Transmissions from a Lone Star: Notes on the Landscapes Spotted in the Backgrounds of News Reports

© PhotoDaniel Kalder
Daniel Kalder - Sputnik International
Recently I started a daily ritual of watching Euronews after dinner. I’m not sure why I find the channel so absorbing, as when I actually lived in Europe I found it incredibly dull. And not dull in a smug, irritating BBC way but just… soul-crushingly boring, as is characteristic of anything that begins with the chilling prefix “Euro-”.

Recently I started a daily ritual of watching Euronews after dinner. I’m not sure why I find the channel so absorbing, as when I actually lived in Europe I found it incredibly dull. And not dull in a smug, irritating BBC way but just… soul-crushingly boring, as is characteristic of anything that begins with the chilling prefix “Euro-”. Perhaps it’s only now, after years spent in a land where the news is delivered exclusively by pompous, Botoxed egomaniacs that I can appreciate the channel’s relatively understated style. Or then again, maybe I’m just digging the stuff I can see in the backgrounds.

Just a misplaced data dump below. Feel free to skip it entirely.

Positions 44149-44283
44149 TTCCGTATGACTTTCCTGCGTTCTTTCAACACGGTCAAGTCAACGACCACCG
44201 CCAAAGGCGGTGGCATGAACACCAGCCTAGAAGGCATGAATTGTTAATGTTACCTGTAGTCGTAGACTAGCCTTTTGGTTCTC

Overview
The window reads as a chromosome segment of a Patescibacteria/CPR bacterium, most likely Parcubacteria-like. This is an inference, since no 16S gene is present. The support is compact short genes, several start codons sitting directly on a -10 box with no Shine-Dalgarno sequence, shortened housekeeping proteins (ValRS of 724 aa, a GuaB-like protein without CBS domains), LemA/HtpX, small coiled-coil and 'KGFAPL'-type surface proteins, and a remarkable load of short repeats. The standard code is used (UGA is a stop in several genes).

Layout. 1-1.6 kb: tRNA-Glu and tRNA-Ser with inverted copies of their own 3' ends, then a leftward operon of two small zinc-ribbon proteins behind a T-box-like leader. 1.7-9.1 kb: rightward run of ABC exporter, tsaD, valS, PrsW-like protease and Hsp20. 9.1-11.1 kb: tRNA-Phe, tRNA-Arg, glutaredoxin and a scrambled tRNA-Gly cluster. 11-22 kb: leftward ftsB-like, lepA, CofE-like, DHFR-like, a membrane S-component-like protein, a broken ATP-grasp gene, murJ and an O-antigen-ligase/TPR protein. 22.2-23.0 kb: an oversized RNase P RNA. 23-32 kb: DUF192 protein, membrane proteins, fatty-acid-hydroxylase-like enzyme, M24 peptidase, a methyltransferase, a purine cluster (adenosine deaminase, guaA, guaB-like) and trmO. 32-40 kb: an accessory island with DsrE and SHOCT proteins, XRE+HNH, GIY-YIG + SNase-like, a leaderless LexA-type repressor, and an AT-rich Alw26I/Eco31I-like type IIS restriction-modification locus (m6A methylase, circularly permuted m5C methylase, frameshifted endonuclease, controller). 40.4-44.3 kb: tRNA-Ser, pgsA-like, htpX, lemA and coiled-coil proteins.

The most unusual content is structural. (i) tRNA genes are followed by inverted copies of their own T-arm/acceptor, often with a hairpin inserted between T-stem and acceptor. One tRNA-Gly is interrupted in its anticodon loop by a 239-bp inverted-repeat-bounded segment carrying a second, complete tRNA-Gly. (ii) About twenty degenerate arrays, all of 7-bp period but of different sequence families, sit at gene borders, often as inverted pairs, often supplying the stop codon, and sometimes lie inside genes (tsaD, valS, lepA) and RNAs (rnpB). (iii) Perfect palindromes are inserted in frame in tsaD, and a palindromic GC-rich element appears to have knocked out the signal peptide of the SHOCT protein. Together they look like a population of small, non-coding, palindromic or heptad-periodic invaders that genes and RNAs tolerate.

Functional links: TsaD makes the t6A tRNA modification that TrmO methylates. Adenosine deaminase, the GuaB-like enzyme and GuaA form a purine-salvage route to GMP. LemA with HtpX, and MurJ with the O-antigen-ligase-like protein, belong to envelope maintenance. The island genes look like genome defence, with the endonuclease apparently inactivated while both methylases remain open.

Consider for instance Euronews’ reporting on Greece. It seems obvious that the country’s economy is doomed and that the latest raft of bailouts amount to just more money tossed on a bonfire. I mean, haven’t they tried that already? And how many times? Well, whatever. As a result, each report on Greece blurs into the last one, like some weird kabuki play in which the cast lifelessly perform their allotted roles over and over again. They show us some ugly people in suits sitting in a room in Greece looking sad; then some irritated Germans in suits laying down a new set of conditions for the miserable Greeks; then some depressed looking Greeks standing in the street talking about their feelings of powerlessness. Occasionally a fight breaks out. It feels like it’s been going on for forever.
Since it’s essentially the same set of ritual gestures repeated ad nauseam, I recently stopped listening to the dialogue and started studying the scenery in the backgrounds. Now that was interesting. I mean, have you noticed how rubbish Athens looks? It’s just a bunch of shabby, concrete buildings, crumbling roads and duff cars- and that’s the birthplace of Western Civilization! Incredible! Even the ruins of the Acropolis look decrepit and sad, completely lacking in the dilapidated grandeur you find in Rome.
Inspired by my Greek revelation, I was soon ignoring the content of the actual reporting whatever the country, and paying much more attention to the environments in the background. As a result I’ve made some interesting discoveries, foremost among which is how sad and tired the world looks, like Athens, only worse.